If you have any interest in #microbiology, #astrobiology, #electrochemistry, #alien life, general #science, check out these excerpts and then read the entire article.
MIND BLOWN! Amazing scientists! Excellent article. I LOVE THIS!
image from http://www.bibliotecapleyades.net
Dr. Shelley Minteer, Ph.D., electrochemist, University of Utah
discovered that mitochondria—–the power-generating units inside the cells of all complex cellular organisms, including humans—–can interact electrically with surfaces outside themselves. That fits with a well-accepted theory that mitochondria evolved as free-living bacteria that later merged with other cells, forming a permanent partnership. Even after a billion years, mitochondria may retain some of the capabilities they had in their days of independence. It is possible, then, that we all have a smidgen of electric alien behavior locked away inside us.
Dr. Kenneth Nealson, Ph.D., University of Southern California
discovered that Shewanella oneidensis can deposit electrons directly on minerals—”breathing” a solid substance—via tiny chemical wires.
“Dr. Annette Rowe, Ph.D., a postdoc researcher in Nealson’s group, ‘… isolated a whole slew of electrode-oxidizing bugs,” she says—roughly a thousand strains in total. So far, she’s identified 30 of them, all previously unknown….Six of Rowe’s new bacterial strains can live on electrons alone.”
“The vast majority of Rowe’s strains must be grown on a cathode, not in a petri dish. And they indicate an immense and largely alien ecosystem here on Earth. The National Science Foundation calls it the ‘dark energy biosphere’ and is funding Rowe to learn more about this parallel microbial universe.”
Because Geobacter metallireducens can eat waste and produce electricity, the bacteria could prove useful in microbial fuel cells.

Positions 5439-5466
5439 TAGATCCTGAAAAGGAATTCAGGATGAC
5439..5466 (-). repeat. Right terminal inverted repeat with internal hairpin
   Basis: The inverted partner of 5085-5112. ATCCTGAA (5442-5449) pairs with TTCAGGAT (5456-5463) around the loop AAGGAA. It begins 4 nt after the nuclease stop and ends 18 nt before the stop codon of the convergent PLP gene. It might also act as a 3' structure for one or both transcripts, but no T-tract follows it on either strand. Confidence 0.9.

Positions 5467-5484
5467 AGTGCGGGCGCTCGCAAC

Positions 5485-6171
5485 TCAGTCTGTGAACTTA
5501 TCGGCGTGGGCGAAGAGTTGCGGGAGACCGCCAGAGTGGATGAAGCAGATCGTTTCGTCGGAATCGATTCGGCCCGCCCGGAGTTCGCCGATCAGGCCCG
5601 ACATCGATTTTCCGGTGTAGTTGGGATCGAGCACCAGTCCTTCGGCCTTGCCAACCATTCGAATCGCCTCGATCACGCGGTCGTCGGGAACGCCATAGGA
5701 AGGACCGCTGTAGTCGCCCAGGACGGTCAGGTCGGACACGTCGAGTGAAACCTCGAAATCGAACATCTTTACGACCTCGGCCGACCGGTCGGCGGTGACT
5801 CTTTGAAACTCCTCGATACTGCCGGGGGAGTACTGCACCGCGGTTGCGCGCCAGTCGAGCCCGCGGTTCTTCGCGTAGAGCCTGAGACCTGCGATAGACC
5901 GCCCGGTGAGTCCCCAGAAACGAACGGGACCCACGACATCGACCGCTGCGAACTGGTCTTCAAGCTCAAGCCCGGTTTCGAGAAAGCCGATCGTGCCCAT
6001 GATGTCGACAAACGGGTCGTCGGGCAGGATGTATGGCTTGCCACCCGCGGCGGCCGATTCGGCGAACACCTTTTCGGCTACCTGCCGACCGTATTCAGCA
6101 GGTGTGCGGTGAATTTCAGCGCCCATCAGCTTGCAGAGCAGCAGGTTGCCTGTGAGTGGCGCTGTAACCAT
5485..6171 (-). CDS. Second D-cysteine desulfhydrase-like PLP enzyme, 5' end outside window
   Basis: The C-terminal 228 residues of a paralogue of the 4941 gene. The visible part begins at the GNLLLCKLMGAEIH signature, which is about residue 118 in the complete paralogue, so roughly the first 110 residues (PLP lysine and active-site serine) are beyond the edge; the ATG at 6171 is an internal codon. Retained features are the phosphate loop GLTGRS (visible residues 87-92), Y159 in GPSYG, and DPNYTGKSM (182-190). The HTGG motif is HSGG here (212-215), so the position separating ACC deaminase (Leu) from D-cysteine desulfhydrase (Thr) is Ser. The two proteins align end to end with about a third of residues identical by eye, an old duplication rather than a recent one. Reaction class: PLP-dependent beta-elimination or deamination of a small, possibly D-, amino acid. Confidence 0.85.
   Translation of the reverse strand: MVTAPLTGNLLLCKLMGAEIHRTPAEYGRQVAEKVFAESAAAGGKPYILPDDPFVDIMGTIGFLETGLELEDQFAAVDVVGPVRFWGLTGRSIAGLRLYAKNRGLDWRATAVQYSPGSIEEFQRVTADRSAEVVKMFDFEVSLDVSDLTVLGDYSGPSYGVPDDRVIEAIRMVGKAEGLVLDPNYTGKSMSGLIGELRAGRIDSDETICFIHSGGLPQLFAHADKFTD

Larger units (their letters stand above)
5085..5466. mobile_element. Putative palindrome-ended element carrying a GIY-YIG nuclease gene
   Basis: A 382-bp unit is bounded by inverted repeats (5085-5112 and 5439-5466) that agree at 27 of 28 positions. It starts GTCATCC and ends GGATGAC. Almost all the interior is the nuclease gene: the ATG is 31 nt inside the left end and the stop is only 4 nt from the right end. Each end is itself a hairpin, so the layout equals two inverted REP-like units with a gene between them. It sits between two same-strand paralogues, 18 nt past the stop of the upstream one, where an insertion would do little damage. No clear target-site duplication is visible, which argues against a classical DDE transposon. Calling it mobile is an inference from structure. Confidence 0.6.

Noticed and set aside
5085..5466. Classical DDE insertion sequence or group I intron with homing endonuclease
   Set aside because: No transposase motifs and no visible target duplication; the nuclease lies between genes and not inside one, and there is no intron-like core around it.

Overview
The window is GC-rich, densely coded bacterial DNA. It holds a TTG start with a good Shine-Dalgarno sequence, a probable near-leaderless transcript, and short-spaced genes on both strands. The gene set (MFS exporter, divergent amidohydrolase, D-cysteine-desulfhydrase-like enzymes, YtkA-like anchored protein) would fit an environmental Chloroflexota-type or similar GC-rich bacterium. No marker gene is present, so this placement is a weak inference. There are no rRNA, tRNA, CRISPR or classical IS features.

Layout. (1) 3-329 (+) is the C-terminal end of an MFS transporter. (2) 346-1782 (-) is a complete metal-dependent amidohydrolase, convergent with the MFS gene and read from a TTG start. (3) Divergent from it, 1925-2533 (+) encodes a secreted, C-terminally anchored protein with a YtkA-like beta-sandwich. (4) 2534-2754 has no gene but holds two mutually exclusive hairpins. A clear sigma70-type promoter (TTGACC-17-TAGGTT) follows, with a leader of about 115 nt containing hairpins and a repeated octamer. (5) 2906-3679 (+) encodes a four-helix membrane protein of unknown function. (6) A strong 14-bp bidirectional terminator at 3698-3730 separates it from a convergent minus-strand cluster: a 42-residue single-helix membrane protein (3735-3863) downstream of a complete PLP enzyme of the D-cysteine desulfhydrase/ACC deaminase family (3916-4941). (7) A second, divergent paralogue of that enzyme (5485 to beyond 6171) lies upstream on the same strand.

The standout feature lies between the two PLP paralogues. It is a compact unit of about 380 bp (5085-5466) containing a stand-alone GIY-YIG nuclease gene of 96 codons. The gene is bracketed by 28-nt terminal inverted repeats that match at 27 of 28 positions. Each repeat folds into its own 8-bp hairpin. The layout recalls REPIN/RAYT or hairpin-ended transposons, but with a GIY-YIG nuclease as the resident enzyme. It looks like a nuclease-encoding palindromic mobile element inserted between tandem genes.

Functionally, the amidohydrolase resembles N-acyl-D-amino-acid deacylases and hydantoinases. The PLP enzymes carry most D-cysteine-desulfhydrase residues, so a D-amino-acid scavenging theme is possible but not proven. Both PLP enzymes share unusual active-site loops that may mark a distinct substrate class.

Dr. Moh El-Naggar, Ph.D., also at USC, created a series of videos showing
electric nanowires stretch from the outer membranes of Shewanella oneidensis bacteria….[H]e [shot] a series of mind-boggling movies in which you can watch Shewanella reach out to an electrode in search of a place to deposit electrons. Sometimes the bacteria will link up with one another, possibly fobbing off electrons on cells that are able to accept them. [link to one video in original article, below]
How does this all fit together? Maybe this helps you….
image from http://astrobiology.nasa.gov
Or, just enjoy this:
image from http://biobasedpod.blogspot.com
The article’s author wrote: “Their Earth seems to be a world built on cooperation and sharing, a far cry from the more familiar world of cutthroat Darwinian competition. ‘Unless I miss my bet, that’s what we’re going to see when we get to the subsurface: little pockets of life with a socialist community, all working there together. But I won’t tell that to my Republican father because he won’t like it,’ Nealson says.”
Inspired by and drawn from HAVE WE FOUND ALIEN LIFE? MICROBES THAT EAT AND BREATHE ELECTRICITY HAVE FORCED SCIENTISTS TO REIMAGINE HOW LIFE WORKS—ON THIS PLANET AND OTHERS, by Corey S. Powell, in February, 2015, Popular Science, pages 32-39 http://www.popsci.com/have-we-found-alien-life